pyramid resell

What do we mean by the word “Resell”? In the context of an ophthalmology practice, it is to sell elective services to patients who are already established with the practice. These are typically cash-pay services, and what we refer to as premium services.

pyramid resell

Reselling means that while you’re not expanding your market share by attracting new patients, but you are expanding your share of the wallet of every established patient (yes, you guessed it: wallet share). You’re selling additional elective procedures, not annual exams or office visits for medical issues they may have.

Most ophthalmology practices sell one or more of the following kinds of premium services (and if you don’t offer any of these, perhaps you should consider doing so):

  1. Optical – eyewear, contact lenses, and supplies and accessories
  2. Laser vision correction – LASIK, PRK, SMILE, etc.
  3. Refractive lens surgery/premium cataract surgery
  4. Aesthetics – oculoplastics cosmetic surgery, Botox and dermal fillers, skin peels and rejuvenation, and skincare products
  5. Dry eye – testing and treatment, supplies
  6. Hearing – testing and hearing aids, supplies

Chairside Marketing Funnel

The first type of funnel we’ll discuss for resell is using gift cards and postcards for what we call premium services "chairside marketing".

Just as we did for retention, we do premium services chairside marketing at the time of the encounter. The physician has an envelope or a gift of some kind that is a marketing piece. Maybe it’s a printed book. Maybe it’s a video book. Maybe it’s a box of chocolates and a magazine showcasing your premium services suite of offers.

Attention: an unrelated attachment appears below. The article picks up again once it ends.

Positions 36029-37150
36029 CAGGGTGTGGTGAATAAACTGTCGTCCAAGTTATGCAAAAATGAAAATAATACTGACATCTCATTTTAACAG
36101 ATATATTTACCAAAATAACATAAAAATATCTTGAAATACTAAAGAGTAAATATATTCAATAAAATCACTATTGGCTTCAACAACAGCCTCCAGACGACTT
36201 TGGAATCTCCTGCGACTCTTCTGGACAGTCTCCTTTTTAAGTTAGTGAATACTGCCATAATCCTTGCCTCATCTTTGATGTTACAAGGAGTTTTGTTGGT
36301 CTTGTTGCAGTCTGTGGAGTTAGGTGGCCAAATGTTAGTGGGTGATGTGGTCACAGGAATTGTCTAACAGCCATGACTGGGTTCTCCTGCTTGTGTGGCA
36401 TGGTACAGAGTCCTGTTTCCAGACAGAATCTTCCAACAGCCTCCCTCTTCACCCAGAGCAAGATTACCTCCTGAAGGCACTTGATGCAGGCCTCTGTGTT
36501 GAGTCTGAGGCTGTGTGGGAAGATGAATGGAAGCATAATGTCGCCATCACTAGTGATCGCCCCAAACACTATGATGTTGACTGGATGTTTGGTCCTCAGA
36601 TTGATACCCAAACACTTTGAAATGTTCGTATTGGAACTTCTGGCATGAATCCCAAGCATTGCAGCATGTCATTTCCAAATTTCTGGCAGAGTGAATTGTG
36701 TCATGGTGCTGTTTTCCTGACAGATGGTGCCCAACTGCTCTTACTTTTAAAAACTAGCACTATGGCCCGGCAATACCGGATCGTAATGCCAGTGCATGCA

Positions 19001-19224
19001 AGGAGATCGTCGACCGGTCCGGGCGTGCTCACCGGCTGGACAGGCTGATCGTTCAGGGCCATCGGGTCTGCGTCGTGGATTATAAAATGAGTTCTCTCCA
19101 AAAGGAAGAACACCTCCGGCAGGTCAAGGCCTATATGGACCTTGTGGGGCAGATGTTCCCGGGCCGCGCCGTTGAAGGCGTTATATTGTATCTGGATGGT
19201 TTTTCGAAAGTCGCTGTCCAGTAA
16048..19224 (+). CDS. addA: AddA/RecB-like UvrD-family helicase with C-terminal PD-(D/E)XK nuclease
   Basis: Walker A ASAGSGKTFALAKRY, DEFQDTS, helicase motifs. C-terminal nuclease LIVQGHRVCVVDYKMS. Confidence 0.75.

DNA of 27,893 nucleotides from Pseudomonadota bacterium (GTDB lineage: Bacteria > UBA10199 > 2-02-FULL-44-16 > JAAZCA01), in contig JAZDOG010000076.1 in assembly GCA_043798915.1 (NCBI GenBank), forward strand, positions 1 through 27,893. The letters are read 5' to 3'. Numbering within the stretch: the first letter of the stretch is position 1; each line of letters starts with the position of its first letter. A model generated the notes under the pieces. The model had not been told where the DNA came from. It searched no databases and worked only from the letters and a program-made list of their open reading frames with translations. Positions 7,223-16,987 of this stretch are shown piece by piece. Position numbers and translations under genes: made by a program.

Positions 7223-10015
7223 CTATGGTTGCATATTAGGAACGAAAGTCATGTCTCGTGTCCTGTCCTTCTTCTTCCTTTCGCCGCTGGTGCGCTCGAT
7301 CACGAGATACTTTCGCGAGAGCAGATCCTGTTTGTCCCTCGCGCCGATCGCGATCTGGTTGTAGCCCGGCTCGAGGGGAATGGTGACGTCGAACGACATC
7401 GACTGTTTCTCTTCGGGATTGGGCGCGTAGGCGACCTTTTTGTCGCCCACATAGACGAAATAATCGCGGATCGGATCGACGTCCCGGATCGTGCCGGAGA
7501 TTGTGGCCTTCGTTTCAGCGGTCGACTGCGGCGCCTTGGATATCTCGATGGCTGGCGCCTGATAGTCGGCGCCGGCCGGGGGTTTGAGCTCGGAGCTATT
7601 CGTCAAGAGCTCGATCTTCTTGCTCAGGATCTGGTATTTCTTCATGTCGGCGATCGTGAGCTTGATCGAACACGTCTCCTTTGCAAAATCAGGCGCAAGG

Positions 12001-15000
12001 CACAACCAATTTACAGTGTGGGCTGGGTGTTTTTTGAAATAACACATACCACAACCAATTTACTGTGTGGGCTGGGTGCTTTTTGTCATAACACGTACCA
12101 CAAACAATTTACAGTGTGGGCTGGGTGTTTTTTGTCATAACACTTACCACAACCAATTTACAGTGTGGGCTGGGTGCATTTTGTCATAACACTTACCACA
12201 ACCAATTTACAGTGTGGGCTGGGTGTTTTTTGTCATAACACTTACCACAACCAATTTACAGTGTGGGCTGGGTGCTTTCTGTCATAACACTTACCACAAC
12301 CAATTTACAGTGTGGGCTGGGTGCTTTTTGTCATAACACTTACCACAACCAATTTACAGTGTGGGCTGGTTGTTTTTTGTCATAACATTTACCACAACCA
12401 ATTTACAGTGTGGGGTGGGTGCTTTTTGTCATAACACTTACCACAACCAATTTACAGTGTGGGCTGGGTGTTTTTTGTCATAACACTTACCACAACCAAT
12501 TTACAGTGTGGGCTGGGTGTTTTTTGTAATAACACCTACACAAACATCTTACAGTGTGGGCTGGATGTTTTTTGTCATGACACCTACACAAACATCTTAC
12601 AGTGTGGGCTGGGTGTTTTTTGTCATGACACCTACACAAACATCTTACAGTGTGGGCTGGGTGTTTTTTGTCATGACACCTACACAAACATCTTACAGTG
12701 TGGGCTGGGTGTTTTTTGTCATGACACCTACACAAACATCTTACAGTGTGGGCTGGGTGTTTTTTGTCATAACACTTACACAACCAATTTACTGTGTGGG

At the end of the encounter, the patient is given this small gift as well as a gift for a friend. It educates both of them about the premium services that you want to promote.

Case Study: Resell Using Chairside Marketing

At the end of their encounter with the doctor, the patient is given an envelope. This has two gift cards in it. One is aimed specifically at the established patient. It comes with a note that is addressed to the patient, thanking them for being a patient and for trusting us with their care. The gift card has an offer for a discount on services or eye care supplies.

The second card is for them to give to a family member or friend. This card offers a gift if the friend schedules a consultation for a premium service. In this case study it’s for a laser vision correction screening appointment – an evaluation. The gift could be a pair of sunglasses, for example. Note that there might be restrictions regarding what sort of offers can be made to new patients, particularly if they are on Medicare, and these may vary from state to state (see the Appendix on Legal & Compliance Considerations in our Ultimate Ophthalmic Marketing Guide).